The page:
Shipping Containers Have the Potential to Deliver Homes

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Hive-InnWhen natural disasters strike, thousands of people are often left homeless. Emergency shelters are always in need, and new innovations have recently allowed for many new creations, such as the Biosphere and Exo-Units.

Recently, the idea of “cargotecture” has been taking off. “Cargotecture” takes shipping containers, refurbishes them, and turns them into sustainable homes. A new proposal using this type of construction is the proposal for the Hive-Inn hotel, created by a Hong-Kong based company. The design takes refurbished shipping containers and stacks them like Jenga-blocks in order to create a stable building. While there have been some criticisms of the design, the company claims that their idea can also be applied to create emergency housing.

The general idea of using refurbished shipping containers for housing in humanitarian disasters seems to make sense. They are easily transported, provide adequate protection, and hold multiple people, and would be readily available as other supplies would be shipped in. In fact, a few designs have already been fabricated.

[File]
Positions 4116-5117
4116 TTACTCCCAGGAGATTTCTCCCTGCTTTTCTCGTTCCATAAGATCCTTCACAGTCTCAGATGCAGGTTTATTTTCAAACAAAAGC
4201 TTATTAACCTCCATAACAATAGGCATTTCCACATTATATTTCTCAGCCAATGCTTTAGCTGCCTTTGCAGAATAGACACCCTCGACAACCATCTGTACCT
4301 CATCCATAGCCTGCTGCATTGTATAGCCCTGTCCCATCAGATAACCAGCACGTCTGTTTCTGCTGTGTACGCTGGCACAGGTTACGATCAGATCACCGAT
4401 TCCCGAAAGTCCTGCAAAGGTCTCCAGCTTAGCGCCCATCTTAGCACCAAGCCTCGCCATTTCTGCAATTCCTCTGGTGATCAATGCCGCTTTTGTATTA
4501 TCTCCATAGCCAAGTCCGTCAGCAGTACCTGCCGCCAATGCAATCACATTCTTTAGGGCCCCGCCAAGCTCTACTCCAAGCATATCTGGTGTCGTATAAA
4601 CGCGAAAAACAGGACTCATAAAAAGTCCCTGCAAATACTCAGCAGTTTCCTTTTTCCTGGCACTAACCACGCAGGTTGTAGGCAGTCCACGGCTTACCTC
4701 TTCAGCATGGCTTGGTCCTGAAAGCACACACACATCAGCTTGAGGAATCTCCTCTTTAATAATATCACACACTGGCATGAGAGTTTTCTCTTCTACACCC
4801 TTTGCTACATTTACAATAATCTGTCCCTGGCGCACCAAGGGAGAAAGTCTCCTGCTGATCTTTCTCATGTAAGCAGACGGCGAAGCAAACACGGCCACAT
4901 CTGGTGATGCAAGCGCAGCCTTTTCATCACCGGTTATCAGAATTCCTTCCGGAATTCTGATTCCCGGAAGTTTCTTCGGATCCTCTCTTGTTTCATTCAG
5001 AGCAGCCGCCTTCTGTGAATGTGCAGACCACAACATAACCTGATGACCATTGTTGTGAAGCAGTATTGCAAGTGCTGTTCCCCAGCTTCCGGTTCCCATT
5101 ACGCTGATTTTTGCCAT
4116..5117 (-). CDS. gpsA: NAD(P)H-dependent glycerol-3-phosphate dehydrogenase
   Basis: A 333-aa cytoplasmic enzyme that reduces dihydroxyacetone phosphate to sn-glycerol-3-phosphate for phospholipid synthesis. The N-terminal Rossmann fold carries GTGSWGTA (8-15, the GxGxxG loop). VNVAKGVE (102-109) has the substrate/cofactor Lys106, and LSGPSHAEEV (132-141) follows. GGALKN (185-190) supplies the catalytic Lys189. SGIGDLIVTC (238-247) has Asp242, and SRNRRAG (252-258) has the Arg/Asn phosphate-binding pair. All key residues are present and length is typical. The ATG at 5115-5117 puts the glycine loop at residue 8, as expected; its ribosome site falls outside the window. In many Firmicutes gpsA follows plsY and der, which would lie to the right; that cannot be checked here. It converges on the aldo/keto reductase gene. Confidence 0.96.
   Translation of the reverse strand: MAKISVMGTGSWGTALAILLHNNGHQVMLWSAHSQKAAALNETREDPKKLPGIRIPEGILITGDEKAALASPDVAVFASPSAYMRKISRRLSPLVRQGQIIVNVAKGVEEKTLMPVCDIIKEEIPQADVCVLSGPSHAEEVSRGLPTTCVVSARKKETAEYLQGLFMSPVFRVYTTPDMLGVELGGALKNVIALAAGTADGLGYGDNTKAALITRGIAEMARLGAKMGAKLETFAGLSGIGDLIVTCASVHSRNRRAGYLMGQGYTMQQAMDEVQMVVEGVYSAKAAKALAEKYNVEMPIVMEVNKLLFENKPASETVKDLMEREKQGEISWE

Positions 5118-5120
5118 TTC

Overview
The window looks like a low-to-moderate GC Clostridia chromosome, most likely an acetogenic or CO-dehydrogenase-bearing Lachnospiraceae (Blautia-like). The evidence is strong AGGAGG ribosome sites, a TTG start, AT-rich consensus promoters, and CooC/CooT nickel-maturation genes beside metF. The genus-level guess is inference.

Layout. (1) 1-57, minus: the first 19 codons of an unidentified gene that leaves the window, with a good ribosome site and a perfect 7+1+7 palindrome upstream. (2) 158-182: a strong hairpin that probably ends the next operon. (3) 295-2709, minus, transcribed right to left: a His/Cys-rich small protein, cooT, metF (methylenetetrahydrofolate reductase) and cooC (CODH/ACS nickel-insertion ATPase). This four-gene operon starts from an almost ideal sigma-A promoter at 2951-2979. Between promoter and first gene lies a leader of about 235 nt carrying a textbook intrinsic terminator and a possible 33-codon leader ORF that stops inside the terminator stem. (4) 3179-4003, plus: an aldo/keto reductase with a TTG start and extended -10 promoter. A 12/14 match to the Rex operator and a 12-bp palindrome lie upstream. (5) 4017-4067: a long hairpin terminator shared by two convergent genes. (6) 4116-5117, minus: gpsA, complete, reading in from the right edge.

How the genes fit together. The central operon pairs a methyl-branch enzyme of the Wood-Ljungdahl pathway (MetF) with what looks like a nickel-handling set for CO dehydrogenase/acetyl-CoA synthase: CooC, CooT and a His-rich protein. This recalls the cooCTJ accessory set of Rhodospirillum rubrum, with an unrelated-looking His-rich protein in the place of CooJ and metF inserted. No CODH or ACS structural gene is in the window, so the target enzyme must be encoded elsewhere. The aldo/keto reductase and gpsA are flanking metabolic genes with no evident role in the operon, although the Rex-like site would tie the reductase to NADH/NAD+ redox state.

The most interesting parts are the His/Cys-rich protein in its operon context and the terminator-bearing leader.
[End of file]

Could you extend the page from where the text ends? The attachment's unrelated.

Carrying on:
Clean HubThe Clean Hub was a repurposed shipping container used after Hurricane Katrina left thousands of people homeless. It was fitted with a clean water source, electricity, and sanitation facilities. It’s compact build also made it easy to be transported where needed. However, since they were not mass produced, it cost a whopping $15,000 per unit, which hindered its sustainability. If mass production had occurred, costs could have been lowered, and the shelters would have proven to be much more effective.

Ex-Container  (1)After Japan’s earthquake and tsunami hit in 2011, the Ex-Container was developed. It was modeled after shipping containers, but looked like a two-story home. They were also equipped with water, electricity, sanitation facilities, and a kitchen. They were also said to be easily moveable. However, they were never actually used in the Japanese response, most likely because of their extravagant cost — upwards of $20,000 — per unit.

While there is a large issue regarding the cost of refurbished shipping containers, they do have potential. Could this be a new innovation with the capability to house the homeless during emergencies?

Find out more on the Hive-Inn concept here, more on open architecture here and the Ex-Container here.

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Elizabeth DiCesare

Elizabeth DiCesare

Elizabeth is a writer currently based in Kitchener-Waterloo.

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  1. Pingback: Fishing for Change – Innovate Development

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